Source: Teachers College Record, Volume 110 Number 6, 2008, p. 1330-1356.
For the past century, mathematics education in the United States has been effective at producing outcomes mirroring society’s historical inequities. The enactment of the No Child Left Behind Act in 2001 was intended to address these differential educational outcomes. Given the scope of this legislation’s impact on the way in which states, districts, and schools evaluate mathematics learning and conceptualize reforms in the teaching of mathematics, it is critical to examine the possible effects this may have on how mathematical proficiency is determined and distributed.
This inquiry raises questions about the manner in which the No Child Left Behind Act aims to improve mathematics education through an increased reliance on “objective” science. Specifically, the argument put forth here is that the policies of the No Child Left Behind Act leverage and intensify the “dividing practices” instituted in the early 20th century as a means of justifying the differential stratification of students in schools, thereby making equitable educational outcomes less likely than not. The questions guiding this inquiry are: How did these dividing practices first develop? What are the taken-for-granted assumptions under which they operate? How might technologies related to these practices, given renewed status due to the requirements of the NCLB Act, impact mathematics education?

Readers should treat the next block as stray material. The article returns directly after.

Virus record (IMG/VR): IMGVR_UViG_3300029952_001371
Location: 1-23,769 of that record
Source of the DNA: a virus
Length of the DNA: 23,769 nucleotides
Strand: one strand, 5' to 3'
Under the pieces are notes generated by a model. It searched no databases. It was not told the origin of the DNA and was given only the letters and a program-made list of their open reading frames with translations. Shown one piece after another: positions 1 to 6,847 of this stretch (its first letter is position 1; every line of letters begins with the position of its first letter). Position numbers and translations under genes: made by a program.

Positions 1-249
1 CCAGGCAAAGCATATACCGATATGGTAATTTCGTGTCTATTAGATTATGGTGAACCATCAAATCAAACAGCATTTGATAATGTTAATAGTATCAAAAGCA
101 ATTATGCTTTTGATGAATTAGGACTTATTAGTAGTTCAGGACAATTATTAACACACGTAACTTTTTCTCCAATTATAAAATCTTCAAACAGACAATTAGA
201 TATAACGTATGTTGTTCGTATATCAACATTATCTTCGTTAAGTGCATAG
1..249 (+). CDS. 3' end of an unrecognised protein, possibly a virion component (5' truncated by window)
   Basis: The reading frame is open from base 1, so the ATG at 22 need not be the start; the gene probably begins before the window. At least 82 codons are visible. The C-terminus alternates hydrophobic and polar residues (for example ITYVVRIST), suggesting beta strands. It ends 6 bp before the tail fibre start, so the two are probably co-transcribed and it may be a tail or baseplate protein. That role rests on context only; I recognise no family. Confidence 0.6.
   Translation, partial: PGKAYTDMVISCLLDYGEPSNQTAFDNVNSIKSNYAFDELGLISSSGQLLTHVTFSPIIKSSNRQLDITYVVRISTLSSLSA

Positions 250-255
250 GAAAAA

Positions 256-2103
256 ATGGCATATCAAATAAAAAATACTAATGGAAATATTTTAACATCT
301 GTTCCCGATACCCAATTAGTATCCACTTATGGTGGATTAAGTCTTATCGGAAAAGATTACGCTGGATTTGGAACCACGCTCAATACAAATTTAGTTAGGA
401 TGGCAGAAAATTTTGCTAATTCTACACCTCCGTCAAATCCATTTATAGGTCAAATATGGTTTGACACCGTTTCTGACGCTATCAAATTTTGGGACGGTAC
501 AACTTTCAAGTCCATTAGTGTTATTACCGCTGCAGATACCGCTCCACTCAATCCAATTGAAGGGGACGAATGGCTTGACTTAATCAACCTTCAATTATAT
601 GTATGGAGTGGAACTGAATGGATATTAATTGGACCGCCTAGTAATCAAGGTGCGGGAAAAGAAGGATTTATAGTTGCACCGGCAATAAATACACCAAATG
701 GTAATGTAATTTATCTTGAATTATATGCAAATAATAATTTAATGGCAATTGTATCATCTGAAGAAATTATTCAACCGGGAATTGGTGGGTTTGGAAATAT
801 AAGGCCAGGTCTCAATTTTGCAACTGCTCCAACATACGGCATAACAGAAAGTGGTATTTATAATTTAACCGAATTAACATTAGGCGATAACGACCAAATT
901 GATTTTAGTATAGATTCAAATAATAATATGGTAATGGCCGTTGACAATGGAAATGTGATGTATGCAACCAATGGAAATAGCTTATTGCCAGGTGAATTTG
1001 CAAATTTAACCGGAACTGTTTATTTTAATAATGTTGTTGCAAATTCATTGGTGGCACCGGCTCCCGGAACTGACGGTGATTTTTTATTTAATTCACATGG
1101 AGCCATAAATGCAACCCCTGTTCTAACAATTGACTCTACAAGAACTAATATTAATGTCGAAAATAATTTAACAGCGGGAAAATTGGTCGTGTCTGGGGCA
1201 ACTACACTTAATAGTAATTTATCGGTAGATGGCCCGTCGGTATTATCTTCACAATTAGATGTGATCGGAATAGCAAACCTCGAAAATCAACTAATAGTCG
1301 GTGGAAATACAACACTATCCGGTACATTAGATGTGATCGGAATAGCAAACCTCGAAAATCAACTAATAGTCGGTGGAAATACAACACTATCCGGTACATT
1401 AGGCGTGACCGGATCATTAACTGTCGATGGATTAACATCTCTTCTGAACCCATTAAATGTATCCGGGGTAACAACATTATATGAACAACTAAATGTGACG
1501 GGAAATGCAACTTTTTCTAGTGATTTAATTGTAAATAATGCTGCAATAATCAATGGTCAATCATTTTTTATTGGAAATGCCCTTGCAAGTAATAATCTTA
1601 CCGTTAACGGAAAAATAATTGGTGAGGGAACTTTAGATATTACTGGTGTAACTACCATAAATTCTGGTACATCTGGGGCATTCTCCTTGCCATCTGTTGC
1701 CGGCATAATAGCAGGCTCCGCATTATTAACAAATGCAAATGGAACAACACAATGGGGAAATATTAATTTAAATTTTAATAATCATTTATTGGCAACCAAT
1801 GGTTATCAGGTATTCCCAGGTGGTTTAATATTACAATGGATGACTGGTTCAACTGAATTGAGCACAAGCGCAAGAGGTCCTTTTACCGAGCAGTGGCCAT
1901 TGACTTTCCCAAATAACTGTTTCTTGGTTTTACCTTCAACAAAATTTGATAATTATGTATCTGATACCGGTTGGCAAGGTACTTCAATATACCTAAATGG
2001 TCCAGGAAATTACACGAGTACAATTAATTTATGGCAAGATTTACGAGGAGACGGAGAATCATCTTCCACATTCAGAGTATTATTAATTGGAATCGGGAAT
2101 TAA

This inquiry takes the format of an analytic essay, drawing on both a historical perspective of efforts to improve education in the United States through a reliance on scientific methods, and an examination of recent evidence as to how the No Child Left Behind legislation’s policies are bring implemented in relation to the assessment and teaching of mathematics.
Although the intent of the No Child Left Behind legislation is to identify schools in which students are not being educated well and to compel improvement, its approach to doing so is built on a model from which long-standing disparities were constructed in the first place. The use of high-stakes standardized testing and direct instruction (DI) methods of teaching—both likely effects of the policies of the NCLB Act—reify the idea that mathematics is something to be put into students’ heads, apart from their lived experiences and daily lives. This approach to mathematics education provides a rationale for students’ (continued) stratification within an “objective” system of standardized testing and instruction. When considering reforms that aim to reduce inequities in educational outcomes, particularly in mathematics, forms of assessment and instruction must be developed and promoted that get away from the divisiveness of the traditional truth games and move toward a focus on students making sense of mathematics in ways that are meaningful, flexible, and connected to their sense of self.